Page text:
Silent parties still exciting - not aggravating

Special to the HeraldFebruary 10, 2014 

College students are notorious for throwing raves and loud parties.

These parties are full of excitement -- except for neighbors. Complaints to police from upset neighbors usually means disaster for any party.

Now there is a solution to this problem from Memphis, Tenn.-based Silent Events, a company specializing in turning down the sound while amplifying the fun.

Since 2005, Silent Events has provided headphones for anyone planning a silent disco party. The headphones drown out the typical noise pollution from the party.

Basically, anyone at the party wearing these headphones can hear everything going on. There is no distracting bass or other obnoxious sounds that can be problematic for neighbors.

The specially designed headphones are even worn by band members performing live music, so if someone is at the party without the wireless headphones, they do not hear music.

On the company website for Silent Events, the company claims people enjoy watching the silent party almost as much as actually partying because it is an entirely different experience.

Last December, a Silent event was held at the University of Central Florida in Orlando. Other Silent Events functions include wedding receptions, festivals and private parties.

"I think a silent disco would be really beneficial, especially if you live in a place like Florida and have a bunch of elderly neighbors," said Antonio Mata, a junior at Manatee High School.

In addition to purchasing or renting the headphones, a silent disco system can be purchased or rented as well. According to silentevents.com, transmitters send live music from the band playing at the concert to the headphones, and have up to three channels for people to choose from different disc jockeys or bands playing at the same time.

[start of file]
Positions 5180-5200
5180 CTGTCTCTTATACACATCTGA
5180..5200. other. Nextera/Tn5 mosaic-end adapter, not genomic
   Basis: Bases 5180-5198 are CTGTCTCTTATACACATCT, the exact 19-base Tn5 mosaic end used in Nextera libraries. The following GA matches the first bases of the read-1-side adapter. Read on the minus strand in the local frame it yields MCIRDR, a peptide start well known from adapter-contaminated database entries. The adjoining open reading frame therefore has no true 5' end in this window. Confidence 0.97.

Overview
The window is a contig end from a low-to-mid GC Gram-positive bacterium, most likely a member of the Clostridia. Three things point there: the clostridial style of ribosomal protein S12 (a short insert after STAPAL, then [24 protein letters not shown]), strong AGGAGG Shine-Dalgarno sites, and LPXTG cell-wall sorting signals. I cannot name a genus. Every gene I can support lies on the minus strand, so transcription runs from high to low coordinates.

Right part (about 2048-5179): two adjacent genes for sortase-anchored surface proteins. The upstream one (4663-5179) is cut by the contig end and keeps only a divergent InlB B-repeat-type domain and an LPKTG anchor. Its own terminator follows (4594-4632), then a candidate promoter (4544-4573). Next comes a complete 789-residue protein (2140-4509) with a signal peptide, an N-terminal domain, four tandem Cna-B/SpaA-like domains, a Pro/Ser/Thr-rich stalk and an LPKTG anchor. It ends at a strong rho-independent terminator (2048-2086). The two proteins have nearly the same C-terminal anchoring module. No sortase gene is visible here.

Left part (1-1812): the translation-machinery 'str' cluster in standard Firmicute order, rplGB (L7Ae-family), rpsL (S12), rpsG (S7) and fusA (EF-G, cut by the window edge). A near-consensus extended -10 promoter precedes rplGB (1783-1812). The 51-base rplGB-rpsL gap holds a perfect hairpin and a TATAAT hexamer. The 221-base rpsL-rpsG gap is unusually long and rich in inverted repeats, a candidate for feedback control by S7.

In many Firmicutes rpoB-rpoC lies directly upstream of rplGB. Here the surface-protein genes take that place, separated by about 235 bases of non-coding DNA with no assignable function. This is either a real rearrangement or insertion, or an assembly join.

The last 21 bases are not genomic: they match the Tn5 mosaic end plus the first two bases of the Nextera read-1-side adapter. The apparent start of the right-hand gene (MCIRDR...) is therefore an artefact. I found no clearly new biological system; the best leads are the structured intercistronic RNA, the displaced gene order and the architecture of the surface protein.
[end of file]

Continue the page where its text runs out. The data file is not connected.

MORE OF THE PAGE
"I think the whole idea of a silent disco is weird because everyone would be dancing to their own beats," said MHS junior Melody Rosario.

By listening to the music through the headphones, people can sing along with their favorite songs such as "Don't Stop Believing" by Journey, or the famous "YMCA" by The Village People.

According to Silent Events, DJ battles are a big part of these events allowing people to switch back and forth between competing DJs and listen to the music they like best. At the end of the function, everyone votes on what music they liked best.

"We take a lot of pride in our hands-on approach and always and always strive to provide our clients with the highest quality Silent Event possible. ... This is what sets us apart from other companies," said Ryan Dowd, founder and director for Silent Events Inc.

Silent Events has been staging rave parties since its first concert in 2008. It now hosts events in 42 states and many people travel to these giant, yet silent gatherings.

Whether these functions are beneficial depends on the person judging it, however, it has definitely captivated college students and other young adults across the United States.

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